Jerry Sousa, of West Nottingham and a veteran from the 82nd Airborne, salutes the American flag during the playing of taps while standing in front of The Moving Wall, a traveling replica of the Vietnam Veterans Memorial Wall in Washington, D.C., during Newmarket's Memorial Day celebrations at Leo A. Landroche Memorial Field in Newmarket on Saturday, May 30, 2009. Sousa's biological brother, Lance Cpl. Robert Sousa, a marine, died during the war and has his name on the wall, "but they are all my brothers," he said, refering to the wall's names and the veterans in attendance.
Moving tribute: Vietnam veterans, others pay respects at travelling replica
Vietnam veterans, others pay respects at travelling replica
By Gina Carbone
May 31, 2009 6:00 AM
Roy Greenleaf lost 14 friends on May 19, 1968, in Vietnam. He found them again on May 30, 2009, at The Moving Wall in Newmarket.
Greenleaf, now the Newington fire chief, served two tours with the Marine Corps in Vietnam. On that May day, he was with Fox Company, 3rd platoon, 3rd squad, when they were attacked outside Khe Sanh.
The Moving Wall tribute to Vietnam veterans comes to Newmarket He caught shrapnel. His friends died.
Greenleaf had their names highlighted on a piece of paper in his shirt pocket Saturday morning at The Moving Wall, the half-size replica of the Vietnam Veterans Memorial in Washington, D.C., which has been in Newmarket since May 28 and will leave town June 1.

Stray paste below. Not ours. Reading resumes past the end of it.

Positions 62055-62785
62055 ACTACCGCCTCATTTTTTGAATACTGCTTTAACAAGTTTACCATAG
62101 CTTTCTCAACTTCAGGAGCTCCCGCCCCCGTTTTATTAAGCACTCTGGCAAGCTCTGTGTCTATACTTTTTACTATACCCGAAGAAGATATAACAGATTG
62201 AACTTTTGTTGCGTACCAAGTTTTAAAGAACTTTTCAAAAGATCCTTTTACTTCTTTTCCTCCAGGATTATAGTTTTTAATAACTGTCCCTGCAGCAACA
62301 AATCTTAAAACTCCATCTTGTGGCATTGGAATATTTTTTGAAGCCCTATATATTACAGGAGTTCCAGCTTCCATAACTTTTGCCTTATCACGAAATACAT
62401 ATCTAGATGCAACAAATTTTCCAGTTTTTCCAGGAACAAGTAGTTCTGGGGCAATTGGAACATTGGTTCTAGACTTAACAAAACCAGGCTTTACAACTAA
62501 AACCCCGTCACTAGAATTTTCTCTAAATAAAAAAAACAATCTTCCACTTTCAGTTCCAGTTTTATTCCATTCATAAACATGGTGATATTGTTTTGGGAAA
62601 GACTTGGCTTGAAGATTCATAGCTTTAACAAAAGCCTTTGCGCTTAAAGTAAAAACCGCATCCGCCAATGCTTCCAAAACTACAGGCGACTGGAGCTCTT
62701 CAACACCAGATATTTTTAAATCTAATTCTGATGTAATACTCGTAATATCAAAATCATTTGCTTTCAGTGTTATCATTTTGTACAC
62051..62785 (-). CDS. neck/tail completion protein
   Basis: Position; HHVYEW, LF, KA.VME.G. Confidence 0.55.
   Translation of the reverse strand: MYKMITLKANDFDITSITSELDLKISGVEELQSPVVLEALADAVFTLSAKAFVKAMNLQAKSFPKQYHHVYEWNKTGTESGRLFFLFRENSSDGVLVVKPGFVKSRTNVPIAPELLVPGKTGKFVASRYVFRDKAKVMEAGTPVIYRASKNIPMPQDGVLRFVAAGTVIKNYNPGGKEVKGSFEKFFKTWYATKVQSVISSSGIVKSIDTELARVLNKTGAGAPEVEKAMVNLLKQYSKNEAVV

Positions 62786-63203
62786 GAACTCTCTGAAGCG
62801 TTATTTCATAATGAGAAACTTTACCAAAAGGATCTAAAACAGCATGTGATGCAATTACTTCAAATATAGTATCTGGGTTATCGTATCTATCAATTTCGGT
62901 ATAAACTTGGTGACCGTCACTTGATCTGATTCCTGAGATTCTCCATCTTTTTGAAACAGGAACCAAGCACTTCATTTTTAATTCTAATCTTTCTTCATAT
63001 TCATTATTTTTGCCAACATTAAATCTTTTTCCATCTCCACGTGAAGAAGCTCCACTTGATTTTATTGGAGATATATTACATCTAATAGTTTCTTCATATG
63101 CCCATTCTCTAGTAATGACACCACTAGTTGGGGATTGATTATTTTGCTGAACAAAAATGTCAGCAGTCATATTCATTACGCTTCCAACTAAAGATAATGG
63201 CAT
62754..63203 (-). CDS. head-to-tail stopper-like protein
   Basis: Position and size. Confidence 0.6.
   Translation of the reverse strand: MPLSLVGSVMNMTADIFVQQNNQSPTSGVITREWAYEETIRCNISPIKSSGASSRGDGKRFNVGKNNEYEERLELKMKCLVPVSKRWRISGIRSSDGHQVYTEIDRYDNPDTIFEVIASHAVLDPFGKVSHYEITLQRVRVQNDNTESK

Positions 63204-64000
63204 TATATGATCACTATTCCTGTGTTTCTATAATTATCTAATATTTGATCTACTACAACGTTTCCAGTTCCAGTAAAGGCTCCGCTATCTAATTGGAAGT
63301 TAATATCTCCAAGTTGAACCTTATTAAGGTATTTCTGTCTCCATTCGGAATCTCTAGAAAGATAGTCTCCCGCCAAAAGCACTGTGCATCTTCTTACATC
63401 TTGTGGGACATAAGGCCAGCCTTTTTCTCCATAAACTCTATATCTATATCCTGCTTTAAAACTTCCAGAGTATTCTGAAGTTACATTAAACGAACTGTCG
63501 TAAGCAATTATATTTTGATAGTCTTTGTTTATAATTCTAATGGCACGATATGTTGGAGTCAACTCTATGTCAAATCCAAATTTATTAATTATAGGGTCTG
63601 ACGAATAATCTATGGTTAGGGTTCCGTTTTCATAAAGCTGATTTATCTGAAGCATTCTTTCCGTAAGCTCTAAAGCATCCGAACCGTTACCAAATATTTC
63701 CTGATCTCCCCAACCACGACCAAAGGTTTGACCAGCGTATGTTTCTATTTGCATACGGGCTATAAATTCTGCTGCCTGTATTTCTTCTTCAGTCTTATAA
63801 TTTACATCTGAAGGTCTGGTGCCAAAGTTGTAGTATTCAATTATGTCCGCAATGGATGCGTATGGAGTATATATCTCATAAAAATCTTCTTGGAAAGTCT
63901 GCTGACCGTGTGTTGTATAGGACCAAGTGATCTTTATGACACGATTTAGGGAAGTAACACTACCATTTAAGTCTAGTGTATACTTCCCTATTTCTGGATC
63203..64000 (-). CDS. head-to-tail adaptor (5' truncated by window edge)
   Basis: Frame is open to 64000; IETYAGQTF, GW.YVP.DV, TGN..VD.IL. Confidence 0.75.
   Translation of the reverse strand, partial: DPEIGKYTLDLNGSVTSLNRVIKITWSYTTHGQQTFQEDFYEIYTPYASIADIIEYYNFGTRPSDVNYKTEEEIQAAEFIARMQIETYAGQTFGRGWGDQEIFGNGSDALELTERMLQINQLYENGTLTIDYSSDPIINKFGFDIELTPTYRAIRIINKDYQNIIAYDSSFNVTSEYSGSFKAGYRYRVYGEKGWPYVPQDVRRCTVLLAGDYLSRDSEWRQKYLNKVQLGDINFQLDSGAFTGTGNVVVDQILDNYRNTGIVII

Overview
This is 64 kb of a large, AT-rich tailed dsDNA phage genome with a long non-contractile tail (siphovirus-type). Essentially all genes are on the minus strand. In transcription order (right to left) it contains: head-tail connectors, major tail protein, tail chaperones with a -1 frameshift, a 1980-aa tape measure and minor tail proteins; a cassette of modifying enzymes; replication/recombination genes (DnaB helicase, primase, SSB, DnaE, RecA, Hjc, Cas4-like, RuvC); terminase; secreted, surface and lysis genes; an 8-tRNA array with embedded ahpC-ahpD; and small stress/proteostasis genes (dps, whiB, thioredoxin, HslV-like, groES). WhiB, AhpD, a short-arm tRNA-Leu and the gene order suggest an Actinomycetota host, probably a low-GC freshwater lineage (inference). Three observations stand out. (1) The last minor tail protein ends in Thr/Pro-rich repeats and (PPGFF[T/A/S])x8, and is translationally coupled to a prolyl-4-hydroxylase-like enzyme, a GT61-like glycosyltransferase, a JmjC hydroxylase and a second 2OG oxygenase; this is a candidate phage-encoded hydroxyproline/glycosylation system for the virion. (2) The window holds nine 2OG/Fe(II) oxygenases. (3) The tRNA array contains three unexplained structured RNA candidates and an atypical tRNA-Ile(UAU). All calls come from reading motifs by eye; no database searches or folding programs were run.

"They're not the victims, they're the survivors," Greenleaf said, pointing to the more than 58,000 names. "Their war is over. It's done. The rest of us are still the victims. We still walk with it."
Greenleaf came to the wall with the Ancient Order of Hibernians Pipes and Drums Band of Manchester. They joined in the Newmarket Memorial Day Parade Saturday morning wending through town to the wall, where hundreds of veterans, families and Seacoast residents paid respects to the fallen.
Rick Donnelly of Dracut, Mass., lost one-third of the Air Force commandos he flew into Vietnam with the day before the Tet Offensive. Seeing them again at the wall was an emotional experience. "Very much," he said, wiping his eyes.
The Red Knights Motorcycle Club of New Hampshire helped bring in the wall on Thursday night. Congregating around the flowers, photographs and other offerings were members of various military branches — including Navy veteran Ed Lyons of Kingston; Army veteran Jim Voss of Kingston; Coast Guard veteran Aaron Epstein of Fremont; and Army veteran Dick Rodier of Epping.
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